June 19, 2021
The Seven Nations
For those of us who live in the Pacific Northwest, the Haida First Nation story of how Raven stole the sun is familiar. Versions vary about who it was that had the sun captured and hidden in a sky long house, but it was always Raven who took pity on the people stumbling around in the darkness and craftily stole the sun to bring light back into the world. In all stories it was his flying through the long house smoke hole with the sun that turned him black for all time.
Throughout world cultures there are stories of how humans developed a relationship with the Fire Nation. Some are about the Sun, others are about the basic energy of Fire. It’s interesting how many involve assistance from the Asharaji/Creature Nation. Here is story from the Seminole People in Florida collected in 1940 through the Writers’ Program of the Work Projects Administration.
A Seminole Creation Myth
Many, many moons ago there was only one Indian tribe that knew the secret of fire. The other Indian tribes tried ceaselessly to learn the secret. Each year when the Green Corn Dance was held, the Indians danced around a circle of fire. Indians from other tribes were always there, but could never get close enough to the fire to secure the secret, it was guarded so well.
One time the biggest, finest, handsomest rabbit the Indians had ever seen came to the Green Corn Dance, and begged to be allowed to dance around the fire with them. He could sing sweeter, dance better, and whoop louder than any person or animal they had ever seen. But the older Indians were suspicious of the rabbit; they thought he might be a disguised Indian from a rival tribe, trying a steal the secret of fire. The younger Indians were more susceptible to his charm and the rabbit was allowed to take part in the dance. He danced closer and closer to the blaze, extending first one paw and then the other toward the fire. Suddenly he reached forward, grabbed a burning stick and, before the startled Indians could prevent him, disappeared swiftly into the forest. After holding a council, the wise men of the tribe decided to bring rain in order to extinguish the fire stolen by the rabbit. The medicine men went to the spring, and, for four mornings, made magic by charming the snake who kept guard there. Torrents of rain came down, soaking the rabbit who was fleeing through the forest. The fire went out.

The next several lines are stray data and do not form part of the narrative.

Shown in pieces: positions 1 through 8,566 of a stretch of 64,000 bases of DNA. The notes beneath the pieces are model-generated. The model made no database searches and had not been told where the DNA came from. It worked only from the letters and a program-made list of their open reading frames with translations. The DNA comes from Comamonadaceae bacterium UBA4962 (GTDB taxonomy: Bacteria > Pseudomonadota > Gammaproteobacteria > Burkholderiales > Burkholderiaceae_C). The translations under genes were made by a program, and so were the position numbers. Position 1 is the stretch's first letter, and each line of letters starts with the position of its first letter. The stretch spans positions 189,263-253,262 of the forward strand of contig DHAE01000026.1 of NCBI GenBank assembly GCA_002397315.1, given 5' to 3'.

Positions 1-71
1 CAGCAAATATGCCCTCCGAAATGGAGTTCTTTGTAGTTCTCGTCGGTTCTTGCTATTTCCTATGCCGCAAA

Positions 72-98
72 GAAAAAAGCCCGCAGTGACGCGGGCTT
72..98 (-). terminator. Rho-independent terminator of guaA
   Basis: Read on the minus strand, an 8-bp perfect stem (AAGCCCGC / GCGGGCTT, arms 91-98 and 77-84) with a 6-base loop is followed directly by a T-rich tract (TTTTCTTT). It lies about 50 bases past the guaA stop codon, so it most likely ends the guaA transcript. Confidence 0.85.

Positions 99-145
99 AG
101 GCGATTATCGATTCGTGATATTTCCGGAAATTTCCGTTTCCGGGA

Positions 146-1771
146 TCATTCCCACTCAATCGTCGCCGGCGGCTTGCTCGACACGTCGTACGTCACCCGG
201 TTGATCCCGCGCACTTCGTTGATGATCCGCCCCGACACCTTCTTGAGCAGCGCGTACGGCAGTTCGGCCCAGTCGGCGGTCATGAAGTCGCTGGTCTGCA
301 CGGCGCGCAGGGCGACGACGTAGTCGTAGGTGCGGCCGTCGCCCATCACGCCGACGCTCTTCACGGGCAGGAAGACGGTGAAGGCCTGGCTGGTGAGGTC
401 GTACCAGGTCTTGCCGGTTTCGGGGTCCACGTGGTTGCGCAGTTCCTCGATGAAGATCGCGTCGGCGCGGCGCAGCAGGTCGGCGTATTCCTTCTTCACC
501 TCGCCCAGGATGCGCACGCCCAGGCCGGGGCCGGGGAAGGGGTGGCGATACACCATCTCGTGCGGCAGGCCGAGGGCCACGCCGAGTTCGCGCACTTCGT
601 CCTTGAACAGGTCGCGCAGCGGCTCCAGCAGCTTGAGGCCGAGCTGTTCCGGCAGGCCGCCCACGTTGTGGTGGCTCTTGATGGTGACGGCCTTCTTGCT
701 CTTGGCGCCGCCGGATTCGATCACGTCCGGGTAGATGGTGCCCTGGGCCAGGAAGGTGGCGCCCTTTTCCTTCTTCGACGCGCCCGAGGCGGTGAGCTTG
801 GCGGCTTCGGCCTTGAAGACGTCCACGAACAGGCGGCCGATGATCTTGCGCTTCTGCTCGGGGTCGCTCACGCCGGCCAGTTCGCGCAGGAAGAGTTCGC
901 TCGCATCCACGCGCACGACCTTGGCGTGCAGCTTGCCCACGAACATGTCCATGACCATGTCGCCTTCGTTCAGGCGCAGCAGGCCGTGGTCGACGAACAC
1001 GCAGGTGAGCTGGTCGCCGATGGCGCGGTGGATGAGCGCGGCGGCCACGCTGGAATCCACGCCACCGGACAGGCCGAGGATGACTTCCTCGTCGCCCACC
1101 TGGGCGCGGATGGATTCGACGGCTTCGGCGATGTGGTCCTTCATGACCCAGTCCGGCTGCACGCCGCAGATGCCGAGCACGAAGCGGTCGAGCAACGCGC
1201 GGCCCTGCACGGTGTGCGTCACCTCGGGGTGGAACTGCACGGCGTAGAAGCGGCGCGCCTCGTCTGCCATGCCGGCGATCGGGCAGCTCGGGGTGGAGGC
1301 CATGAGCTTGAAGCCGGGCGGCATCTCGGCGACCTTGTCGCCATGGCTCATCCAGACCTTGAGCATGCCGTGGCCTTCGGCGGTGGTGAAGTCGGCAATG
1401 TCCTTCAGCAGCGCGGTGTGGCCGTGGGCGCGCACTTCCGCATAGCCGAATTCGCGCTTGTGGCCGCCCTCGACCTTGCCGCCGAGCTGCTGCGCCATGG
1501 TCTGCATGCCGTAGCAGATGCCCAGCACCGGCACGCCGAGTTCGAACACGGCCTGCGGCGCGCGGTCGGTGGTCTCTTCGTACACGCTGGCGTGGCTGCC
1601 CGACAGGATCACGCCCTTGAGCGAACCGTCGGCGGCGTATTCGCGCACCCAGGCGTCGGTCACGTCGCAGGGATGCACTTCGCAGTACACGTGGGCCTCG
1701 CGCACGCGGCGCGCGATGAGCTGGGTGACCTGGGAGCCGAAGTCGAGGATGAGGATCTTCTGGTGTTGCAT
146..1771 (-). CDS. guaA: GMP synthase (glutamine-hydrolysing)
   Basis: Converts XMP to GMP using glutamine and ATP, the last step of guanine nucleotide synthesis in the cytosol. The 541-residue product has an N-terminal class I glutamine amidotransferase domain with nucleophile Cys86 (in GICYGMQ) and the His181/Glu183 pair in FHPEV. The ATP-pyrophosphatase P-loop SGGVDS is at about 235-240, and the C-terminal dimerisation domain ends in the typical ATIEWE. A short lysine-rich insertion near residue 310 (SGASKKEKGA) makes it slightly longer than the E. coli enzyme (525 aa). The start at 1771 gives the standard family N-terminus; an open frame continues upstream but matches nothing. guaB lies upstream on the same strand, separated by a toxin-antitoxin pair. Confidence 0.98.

However, the rabbit did not despair, but attended the Green Corn Dance the following year. This time it was harder to persuade the reluctant Indians to let him dance with them, but finally they consented. Again he seized a burning brand and escaped to the forest. The medicine men made magic the second time, causing heavy rains and the fire was again extinguished. For three consecutive years the rabbit succeeded in getting the fire, but each time the medicine men caused the fire to be put out by rain.
The fourth year the rabbit was wiser. After much persuasion, the Indians again allowed him to attend the Green Corn Dance. He obtained the fire and escaped. Again the Indians made the rains but, this time, the rabbit hid under a coral reef and protected the fire under the shelter of the rock. When the rain ceased, he hurried to his tribe with the fire, and now all the Indians know the secret of fire.
Judith – firstname.lastname@example.org